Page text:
Raymo said she thinks the mission of no.no.no.NO. is to call out Trump directly and inspire others to do the same. That message isn’t ambiguous in the band’s music — “ameNO” is essentially an anti-Trump battle cry, angrily calling the president a “small man” and declaring he “Can’t read / Can’t speak / Can’t lead.”
“Socially, I hope we reach people and inspire people to do things like we’re doing,” Raymo said. “Not everybody needs to make music, but in some capacity, [I hope] they feel like they can say things and feel like they’ll be taken seriously.”
No.no.no.NO. is the fourth band Danger has been a part of. She said she gravitates toward politically-charged bands, and when Martiniano — who she’s played with in the past — explained to her the message of no.no.no.NO., she was quickly on board.
“It’s been a couple years since I’ve played music in a band, because really nothing’s spoken to me,” Danger said. “Once I heard what [Martiniano] was doing, I thought it was great. Of course I’ll put my energies into things I think are important like that.”
Danger also said she believes the presence of female musicians is important in no.no.no.NO., although she resents the term, “female-fronted rock band.”
“I’ve been in bands that were all women, and we’d just get paired up with another band that’s got a female vocalist or another band that’s all women,” Danger said. “It’s like, ‘Oh, you’re women? Let’s just put you on the same bill.’ But we’re nothing alike. It’s awful to be categorized like that and pigeon-holed, but I think if women have that platform now, they should use it to the fullest extent they can.”
Besides being inspired by the current political climate, Martiniano said he and Ping were both somewhat influenced by the Loyolan and Jesuit value of social justice when creating the band.
“Any activist mind is about that, social change and social justice, whether or not you want to call it ‘activist’ or ‘Jesuit,’” Martiniano said. “I can put words to what we do that are ‘Jesuit-y,’ but … from our point of view, it’s about giving a voice to communities that don’t have that voice. For us, that’s the social justice on one side.”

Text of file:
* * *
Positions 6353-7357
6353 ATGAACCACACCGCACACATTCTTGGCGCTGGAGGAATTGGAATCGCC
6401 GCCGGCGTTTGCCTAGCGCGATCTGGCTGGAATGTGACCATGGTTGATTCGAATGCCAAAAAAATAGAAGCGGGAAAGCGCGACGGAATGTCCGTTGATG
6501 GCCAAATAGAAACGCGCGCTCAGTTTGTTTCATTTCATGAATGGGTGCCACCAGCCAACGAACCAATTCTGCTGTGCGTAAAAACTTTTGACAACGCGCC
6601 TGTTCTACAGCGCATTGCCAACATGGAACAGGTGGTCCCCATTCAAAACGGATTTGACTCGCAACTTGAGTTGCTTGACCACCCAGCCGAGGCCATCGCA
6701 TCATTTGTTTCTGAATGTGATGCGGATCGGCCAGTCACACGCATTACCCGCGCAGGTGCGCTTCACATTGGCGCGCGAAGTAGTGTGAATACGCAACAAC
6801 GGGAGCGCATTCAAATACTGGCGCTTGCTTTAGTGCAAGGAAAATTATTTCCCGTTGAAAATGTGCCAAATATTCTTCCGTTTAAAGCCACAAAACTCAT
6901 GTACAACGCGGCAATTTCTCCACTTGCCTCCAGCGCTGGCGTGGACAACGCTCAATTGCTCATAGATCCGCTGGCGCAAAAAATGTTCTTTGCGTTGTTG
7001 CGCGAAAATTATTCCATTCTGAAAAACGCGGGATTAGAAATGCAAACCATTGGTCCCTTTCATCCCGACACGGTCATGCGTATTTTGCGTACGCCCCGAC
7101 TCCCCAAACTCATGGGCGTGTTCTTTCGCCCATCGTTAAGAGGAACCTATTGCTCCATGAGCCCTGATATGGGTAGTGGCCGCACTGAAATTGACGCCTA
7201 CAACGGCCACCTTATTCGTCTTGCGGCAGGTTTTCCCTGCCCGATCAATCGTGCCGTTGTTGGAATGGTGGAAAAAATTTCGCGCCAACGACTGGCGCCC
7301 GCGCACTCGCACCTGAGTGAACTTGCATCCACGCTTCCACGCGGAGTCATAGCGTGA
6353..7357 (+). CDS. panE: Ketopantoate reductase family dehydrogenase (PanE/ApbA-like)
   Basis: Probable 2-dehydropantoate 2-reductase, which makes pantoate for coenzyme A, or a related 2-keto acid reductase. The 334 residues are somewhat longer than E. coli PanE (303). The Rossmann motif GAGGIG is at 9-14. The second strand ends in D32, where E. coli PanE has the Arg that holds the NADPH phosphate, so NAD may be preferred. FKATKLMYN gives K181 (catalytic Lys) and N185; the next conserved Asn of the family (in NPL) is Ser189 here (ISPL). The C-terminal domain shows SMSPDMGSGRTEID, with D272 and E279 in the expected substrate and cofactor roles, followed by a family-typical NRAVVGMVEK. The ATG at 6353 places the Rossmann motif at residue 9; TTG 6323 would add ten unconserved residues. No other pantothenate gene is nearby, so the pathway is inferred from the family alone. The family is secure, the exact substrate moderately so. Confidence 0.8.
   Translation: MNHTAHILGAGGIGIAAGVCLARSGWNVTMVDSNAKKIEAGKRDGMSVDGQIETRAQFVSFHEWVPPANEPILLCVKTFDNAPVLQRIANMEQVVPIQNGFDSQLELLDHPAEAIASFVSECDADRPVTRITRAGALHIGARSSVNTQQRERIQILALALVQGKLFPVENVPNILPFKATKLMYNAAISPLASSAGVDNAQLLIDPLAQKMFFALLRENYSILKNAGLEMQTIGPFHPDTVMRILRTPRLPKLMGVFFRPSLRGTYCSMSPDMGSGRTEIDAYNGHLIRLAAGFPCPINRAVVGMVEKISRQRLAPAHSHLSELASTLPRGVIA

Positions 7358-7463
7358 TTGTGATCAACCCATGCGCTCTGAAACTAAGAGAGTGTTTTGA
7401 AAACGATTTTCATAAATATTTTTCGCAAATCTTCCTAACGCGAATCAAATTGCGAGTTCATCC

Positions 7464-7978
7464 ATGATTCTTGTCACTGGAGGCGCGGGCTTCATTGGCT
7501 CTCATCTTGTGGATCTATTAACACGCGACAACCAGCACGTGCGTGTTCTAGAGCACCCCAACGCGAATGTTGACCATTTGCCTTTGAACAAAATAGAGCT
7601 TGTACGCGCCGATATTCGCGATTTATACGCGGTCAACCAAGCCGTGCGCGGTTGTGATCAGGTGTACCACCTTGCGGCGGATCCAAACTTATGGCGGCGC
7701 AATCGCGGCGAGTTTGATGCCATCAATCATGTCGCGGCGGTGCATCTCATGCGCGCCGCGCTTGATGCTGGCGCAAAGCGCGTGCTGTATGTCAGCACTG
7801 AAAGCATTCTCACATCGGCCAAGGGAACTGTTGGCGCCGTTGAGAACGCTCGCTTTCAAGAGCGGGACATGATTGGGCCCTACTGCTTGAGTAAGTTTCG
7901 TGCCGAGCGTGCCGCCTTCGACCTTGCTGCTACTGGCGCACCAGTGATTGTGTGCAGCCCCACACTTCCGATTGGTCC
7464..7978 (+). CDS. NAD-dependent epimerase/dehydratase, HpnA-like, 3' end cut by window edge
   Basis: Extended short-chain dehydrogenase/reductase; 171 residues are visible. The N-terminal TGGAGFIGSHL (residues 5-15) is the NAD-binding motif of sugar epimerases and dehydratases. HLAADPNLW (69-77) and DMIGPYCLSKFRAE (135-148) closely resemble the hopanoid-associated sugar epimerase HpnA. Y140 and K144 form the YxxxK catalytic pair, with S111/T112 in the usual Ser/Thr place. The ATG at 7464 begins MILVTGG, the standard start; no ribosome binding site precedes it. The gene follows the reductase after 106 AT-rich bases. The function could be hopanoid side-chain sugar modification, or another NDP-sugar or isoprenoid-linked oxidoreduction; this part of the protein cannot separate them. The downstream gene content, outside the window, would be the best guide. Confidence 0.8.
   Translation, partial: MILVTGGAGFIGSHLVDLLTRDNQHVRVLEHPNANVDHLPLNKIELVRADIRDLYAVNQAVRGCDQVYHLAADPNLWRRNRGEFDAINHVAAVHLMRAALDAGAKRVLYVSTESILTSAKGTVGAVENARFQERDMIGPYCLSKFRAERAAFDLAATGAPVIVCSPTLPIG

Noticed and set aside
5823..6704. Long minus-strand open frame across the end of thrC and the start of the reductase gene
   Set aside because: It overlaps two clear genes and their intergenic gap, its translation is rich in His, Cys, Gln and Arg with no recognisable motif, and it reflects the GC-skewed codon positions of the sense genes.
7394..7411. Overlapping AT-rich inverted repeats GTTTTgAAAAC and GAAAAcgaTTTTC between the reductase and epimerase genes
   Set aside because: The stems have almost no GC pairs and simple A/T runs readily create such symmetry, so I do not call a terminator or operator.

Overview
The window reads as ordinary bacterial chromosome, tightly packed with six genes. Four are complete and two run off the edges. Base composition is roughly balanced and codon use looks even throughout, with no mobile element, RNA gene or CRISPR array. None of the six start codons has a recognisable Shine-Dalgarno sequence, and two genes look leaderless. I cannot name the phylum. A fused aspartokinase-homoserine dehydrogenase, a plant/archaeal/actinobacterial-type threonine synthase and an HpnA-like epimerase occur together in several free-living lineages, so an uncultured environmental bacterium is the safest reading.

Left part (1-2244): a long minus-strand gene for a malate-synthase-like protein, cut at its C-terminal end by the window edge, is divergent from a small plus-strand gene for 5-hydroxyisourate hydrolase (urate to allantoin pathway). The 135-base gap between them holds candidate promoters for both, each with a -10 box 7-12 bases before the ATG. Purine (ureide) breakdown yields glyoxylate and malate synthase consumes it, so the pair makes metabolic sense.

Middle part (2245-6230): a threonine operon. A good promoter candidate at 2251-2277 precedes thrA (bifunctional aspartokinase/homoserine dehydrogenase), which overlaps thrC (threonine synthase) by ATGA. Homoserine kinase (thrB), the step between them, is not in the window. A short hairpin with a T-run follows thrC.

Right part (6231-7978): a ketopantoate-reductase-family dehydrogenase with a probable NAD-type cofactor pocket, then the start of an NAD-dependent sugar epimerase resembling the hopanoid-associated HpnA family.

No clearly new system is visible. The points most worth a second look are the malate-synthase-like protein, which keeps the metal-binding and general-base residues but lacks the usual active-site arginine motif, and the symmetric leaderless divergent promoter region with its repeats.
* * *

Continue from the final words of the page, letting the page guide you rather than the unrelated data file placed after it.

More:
Martiniano said the other side is donating the revenue no.no.no.NO. receives from merchandise sales and Bandcamp.com downloads. Sales from the band’s Feb. 21 show will benefit Chicago actor and hip-hop artist Common’s foundation, Common Ground, which seeks to empower inner-city Chicago youth with education and resources to better their futures. No.no.no.NO. also links to several other organizations, such as Planned Parenthood and the American Civil Liberties Union, on its webpage so supporters can donate.
“It’s important to us,” Martiniano said. “We’re trying to do good with the music. We’ll be changing charities up for every show.”
Danger, Raymo and Martiniano said they’re all looking forward to playing their first show. They’re hoping to eventually reach not only the local Chicago community, but the nation and the world with their music.
“We live in a big city, a pretty liberal town, so we don’t want to be preaching to the choir too much,” Danger said. “But for anyone who wants to listen, I think it’s important [that they do].”
In the face of political turmoil, civic unrest and an increasingly polarized society, Martiniano said he hopes no.no.no.NO. can carry the torch from traditional punk bands and continue the movement that’s been evolving and growing for decades.
“We’re just one more band in a long line of punk rock bands who are trying to change the world,” Martiniano said.
Tickets to see no.no.no.NO. at Martyrs’ Feb. 21 can be purchased at martyrslive.com for $7. The show starts at 8 p.m. The band’s demo, “NOruption,” can be streamed at its webpage. Supporters can download “ameNO” at Bandcamp.com.